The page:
Striking It Big: At 709 carats, Sierra Leone pastor finds one of the biggest diamonds ever discovered
The RM3 is designed to create process control and precise volume calculation in mining using only one simple piece of equipment.
Reverend Momoh’s 709 carat diamond found in eastern Sierra Leone.
Earlier this month an enormous rough diamond was found in Kona, Sierra Leone.
The second largest ever found in Sierra Leone, this 706 carat diamond is well within the 20 largest ever discovered. Artisanal miner Reverend Emmanuel Momoh was at the head of the digging team in Koyadu where the yet to be named diamond was found. It was first taken to a local appraiser to ensure that such a large rock was legitimate, then presented to President Dr. Ernest Bai Koroma.
In Sierra Leone miners are allowed to keep diamond finds up to a certain size, but larger finds must be handed over to the government. This ruling came out of a combined desire to boost the desperately poor country’s economy as well as to follow trade agreements. Still, many try to smuggle diamonds out of the country for personal gain or to fund violent groups that plague the area.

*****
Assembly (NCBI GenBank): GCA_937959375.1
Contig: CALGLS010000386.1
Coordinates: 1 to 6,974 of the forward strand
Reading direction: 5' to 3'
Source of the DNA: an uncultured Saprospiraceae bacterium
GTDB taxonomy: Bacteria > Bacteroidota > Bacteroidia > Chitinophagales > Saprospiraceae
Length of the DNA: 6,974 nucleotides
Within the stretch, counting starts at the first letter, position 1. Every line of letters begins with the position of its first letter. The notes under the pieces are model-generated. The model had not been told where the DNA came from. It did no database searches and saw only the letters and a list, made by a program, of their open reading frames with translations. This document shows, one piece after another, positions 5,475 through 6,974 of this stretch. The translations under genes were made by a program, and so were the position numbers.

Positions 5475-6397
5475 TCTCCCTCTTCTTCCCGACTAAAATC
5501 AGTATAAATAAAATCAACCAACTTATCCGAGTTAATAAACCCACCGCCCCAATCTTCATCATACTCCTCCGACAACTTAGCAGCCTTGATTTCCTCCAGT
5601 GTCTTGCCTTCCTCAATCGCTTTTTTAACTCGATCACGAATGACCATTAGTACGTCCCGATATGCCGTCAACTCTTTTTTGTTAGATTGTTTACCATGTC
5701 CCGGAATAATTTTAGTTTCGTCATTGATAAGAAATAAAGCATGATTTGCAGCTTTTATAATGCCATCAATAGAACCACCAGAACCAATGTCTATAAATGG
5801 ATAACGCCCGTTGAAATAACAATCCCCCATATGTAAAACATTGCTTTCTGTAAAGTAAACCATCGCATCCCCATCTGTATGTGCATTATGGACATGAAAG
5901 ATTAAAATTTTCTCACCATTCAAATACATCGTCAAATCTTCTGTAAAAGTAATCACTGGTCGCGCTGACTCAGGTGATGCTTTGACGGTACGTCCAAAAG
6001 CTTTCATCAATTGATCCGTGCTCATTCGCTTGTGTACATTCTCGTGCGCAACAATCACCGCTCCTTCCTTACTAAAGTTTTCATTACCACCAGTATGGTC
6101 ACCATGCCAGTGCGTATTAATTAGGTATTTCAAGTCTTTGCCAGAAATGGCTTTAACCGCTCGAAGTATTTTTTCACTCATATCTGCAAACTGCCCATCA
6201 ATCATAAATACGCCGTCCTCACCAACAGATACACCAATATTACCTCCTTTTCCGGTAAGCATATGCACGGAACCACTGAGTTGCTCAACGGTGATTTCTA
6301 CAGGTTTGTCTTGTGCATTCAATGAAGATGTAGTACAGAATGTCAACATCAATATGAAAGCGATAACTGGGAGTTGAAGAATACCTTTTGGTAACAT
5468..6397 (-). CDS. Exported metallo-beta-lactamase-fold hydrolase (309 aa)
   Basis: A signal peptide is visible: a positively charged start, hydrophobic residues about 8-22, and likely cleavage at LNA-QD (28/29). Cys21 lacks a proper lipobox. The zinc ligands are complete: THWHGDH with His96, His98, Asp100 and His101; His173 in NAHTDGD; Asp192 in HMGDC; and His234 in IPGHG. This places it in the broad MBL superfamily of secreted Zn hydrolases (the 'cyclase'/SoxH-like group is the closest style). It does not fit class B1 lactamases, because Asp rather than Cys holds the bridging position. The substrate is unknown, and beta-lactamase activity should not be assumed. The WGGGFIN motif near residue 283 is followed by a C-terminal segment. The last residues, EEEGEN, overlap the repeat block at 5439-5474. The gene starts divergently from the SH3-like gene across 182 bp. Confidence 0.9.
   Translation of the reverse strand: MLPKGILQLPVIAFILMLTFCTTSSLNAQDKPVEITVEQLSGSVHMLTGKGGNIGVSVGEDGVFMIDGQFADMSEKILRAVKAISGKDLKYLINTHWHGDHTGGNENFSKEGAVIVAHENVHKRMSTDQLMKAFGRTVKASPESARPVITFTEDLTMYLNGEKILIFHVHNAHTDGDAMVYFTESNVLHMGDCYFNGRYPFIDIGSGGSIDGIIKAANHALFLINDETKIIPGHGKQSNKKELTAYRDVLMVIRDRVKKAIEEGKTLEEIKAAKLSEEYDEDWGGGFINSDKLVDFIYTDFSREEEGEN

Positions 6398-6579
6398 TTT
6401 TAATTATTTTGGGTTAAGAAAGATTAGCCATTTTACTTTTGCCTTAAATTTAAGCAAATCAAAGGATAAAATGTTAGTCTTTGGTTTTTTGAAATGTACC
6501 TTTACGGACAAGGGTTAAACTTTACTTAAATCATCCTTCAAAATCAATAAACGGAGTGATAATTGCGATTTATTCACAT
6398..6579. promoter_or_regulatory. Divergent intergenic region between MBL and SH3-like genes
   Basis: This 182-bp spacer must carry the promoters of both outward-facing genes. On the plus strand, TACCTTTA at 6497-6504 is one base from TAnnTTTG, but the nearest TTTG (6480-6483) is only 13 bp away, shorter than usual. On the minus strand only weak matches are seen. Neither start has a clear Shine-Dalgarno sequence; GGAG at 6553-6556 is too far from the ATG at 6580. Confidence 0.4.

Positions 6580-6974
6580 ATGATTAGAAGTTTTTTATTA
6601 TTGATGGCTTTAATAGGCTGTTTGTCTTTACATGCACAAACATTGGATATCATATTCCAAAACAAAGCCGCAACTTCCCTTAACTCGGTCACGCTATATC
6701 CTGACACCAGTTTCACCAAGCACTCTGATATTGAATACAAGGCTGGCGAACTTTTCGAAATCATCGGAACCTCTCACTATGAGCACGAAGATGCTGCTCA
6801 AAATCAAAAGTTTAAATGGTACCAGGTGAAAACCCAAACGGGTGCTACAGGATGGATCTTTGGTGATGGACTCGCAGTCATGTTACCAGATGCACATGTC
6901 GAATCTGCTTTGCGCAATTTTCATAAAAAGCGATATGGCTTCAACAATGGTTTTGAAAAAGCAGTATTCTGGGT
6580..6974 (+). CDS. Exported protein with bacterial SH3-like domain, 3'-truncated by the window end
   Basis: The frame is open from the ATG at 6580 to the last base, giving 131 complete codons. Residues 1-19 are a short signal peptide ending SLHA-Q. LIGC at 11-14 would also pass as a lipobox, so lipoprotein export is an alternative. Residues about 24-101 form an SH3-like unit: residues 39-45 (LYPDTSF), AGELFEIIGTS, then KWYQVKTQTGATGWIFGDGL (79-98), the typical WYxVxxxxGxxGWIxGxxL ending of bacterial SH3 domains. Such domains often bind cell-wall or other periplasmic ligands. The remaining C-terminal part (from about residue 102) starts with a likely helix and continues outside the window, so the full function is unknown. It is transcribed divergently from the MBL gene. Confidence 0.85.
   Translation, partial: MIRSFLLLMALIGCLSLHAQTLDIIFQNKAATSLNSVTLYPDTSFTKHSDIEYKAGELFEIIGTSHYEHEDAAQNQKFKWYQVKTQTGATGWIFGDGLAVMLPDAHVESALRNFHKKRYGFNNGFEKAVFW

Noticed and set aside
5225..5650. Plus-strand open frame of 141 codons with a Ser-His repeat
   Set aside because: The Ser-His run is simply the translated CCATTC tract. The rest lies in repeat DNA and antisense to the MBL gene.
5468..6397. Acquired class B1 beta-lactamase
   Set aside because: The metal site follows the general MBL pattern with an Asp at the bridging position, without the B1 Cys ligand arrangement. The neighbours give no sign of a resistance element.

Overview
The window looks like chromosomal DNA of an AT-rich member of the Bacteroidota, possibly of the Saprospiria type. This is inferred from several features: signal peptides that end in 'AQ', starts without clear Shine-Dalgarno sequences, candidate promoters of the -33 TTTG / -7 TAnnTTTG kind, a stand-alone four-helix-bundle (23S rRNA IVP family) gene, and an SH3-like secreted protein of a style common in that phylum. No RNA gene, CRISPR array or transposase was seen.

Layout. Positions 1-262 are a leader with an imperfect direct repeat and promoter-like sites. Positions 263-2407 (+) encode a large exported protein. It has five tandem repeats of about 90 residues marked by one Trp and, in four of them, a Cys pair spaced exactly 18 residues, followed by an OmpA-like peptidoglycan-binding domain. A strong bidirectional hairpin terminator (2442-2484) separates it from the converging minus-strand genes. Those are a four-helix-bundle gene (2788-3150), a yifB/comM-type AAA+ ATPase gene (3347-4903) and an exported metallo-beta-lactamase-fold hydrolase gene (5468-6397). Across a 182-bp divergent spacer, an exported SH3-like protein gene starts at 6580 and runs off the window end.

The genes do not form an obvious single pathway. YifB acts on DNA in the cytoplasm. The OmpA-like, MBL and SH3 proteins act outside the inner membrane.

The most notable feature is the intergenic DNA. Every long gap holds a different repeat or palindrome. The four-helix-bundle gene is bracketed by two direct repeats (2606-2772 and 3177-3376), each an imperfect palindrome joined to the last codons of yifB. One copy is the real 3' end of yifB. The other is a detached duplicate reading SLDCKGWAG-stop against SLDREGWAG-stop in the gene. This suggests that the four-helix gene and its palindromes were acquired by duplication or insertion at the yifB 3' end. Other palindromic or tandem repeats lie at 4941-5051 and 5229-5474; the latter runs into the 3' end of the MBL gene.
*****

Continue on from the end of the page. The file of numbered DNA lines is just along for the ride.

Sierra Leone miners panning for diamonds.
A country still in recovery.
Still, some worried that officials would keep the diamond or use money from its sale for personal gains, mirroring the missing funds from the sale of the Star in Sierra Leone in 1972. After a horrifying, decade-long civil war which ended in 2002, the country is still recovering despite its diamond-studded land. Many still smuggle the precious stones out, though the country has incorporated the Kimberley Process– an official certification and transportation process to ensure that rough diamonds originate not out of conflict. The Process aims to stop violent rebel groups from funding their causes from “blood diamonds,” and currently has been adopted by forty-eight participants.
In order to combat uncertainties over possible corruption, government officials have stated that they will be as transparent as possible throughout the sale process. A formal bidding will be underway in two weeks, and the proceeds will be used to benefit those involved in the finding as well as contribute to the country’s infrastructure.